Clifford turns down one road after another, stops to backtrack a couple times after junctions he doesn’t recognize quite right. He drives until he spots a church butted nearly flush against the tar-chip atop a hill. The building’s old and beaten, paint worn from the siding and windows boarded. They used to be stained glass, gorgeous and breaking the afternoon light. The sign out front still stands, but all that is readable is METHODIST CHURCH in the curve of its peak. On the other side of the road the cemetery spreads, slopes toward trees and train tracks at the foot of the hill. He pulls into the grass and cuts the motor. Clifford slips the new pack of cigarettes into his shirt pocket and climbs out, his bad leg stiff and sore and threatening to buckle. He leans on his cane and lets Blackie out, then circles the car’s big blue body a couple times to get the blood flowing. The dog trots to the closest tree, sidles up to mark it, and heads for another. Clifford figures he can’t hurt anything, even if he gets a headstone or two.

“Be good,” he hollers, just to be safe.

Enough trees sprinkle the lot to keep him mostly in the shade, but sweat breaks out on Clifford’s forehead. He hobbles among the stones. They spread without a sense of direction—a few straight rows down the middle but staggered and thinning toward the edges. A country graveyard, families together and room to wander by or fit another body when it’s needed. He heads for the far corner, where the Bledsoes are buried. They were Bess’s folks, and she wanted with them. Seemed like an all right idea. He spots the first of his wife’s relatives and circles to the newest. The only grave with Cotts for a name, her dates on the right. Waiting on his to the left. All’s quiet, and Clifford gets his head together. He watches the granite block, and then checks the still slightly mounded dirt for signs of buck grass. Bess hated buck grass. Made him take the garden tractor and plow up a patch that started in their backyard once. He doesn’t find any here.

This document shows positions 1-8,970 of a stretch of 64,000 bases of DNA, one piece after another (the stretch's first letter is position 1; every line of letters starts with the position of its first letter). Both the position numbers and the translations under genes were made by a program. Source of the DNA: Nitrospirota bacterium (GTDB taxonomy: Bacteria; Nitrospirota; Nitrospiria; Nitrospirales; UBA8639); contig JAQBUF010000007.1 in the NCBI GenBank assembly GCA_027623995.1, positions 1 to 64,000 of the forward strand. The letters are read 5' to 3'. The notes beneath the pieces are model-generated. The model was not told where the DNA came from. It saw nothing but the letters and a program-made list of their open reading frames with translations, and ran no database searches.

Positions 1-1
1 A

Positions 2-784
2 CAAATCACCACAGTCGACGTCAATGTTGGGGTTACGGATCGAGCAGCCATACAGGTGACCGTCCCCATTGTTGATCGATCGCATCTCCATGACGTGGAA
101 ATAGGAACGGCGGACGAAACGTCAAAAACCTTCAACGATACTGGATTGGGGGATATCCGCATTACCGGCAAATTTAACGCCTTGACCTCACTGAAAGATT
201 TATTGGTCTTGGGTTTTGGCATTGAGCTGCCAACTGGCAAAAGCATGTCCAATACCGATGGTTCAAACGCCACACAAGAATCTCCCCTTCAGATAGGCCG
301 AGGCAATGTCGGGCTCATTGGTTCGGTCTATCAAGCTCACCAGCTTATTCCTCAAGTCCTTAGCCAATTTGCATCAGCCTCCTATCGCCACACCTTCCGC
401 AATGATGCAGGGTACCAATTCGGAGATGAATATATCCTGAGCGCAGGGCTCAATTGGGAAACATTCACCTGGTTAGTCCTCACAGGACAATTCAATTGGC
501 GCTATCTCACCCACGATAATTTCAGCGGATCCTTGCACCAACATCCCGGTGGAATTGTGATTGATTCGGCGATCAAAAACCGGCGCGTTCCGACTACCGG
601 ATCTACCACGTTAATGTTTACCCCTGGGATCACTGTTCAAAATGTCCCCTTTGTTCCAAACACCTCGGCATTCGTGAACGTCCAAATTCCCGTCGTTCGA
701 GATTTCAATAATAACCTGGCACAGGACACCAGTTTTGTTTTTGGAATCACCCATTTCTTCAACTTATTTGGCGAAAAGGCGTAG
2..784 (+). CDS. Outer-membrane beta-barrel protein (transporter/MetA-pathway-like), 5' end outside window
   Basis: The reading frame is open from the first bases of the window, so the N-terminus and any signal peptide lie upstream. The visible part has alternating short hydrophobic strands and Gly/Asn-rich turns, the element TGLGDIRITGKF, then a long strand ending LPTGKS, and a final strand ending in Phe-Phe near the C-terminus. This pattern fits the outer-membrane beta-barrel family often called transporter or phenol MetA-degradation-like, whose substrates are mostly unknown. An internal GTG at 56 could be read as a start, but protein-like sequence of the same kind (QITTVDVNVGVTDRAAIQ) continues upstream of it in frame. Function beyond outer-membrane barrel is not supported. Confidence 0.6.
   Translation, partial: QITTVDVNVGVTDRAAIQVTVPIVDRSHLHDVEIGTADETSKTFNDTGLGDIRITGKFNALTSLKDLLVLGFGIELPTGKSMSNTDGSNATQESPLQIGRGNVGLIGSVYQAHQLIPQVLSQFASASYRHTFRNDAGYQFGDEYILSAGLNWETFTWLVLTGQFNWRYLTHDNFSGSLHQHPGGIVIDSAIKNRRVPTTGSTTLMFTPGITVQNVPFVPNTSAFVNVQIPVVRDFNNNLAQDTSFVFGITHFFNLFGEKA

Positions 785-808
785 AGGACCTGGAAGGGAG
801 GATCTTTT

“Looking good, Bess.” He fishes in his pocket for the cigarettes. “Brought some smokes. Don’t guess you need them. Didn’t need them then, either. Stupid, I guess.”

A breeze pushes over the hill, and Clifford hears a train in the distance. He shivers, puts the cigarettes back in his pocket. Resettles his feet and wipes the sweat from his cheeks.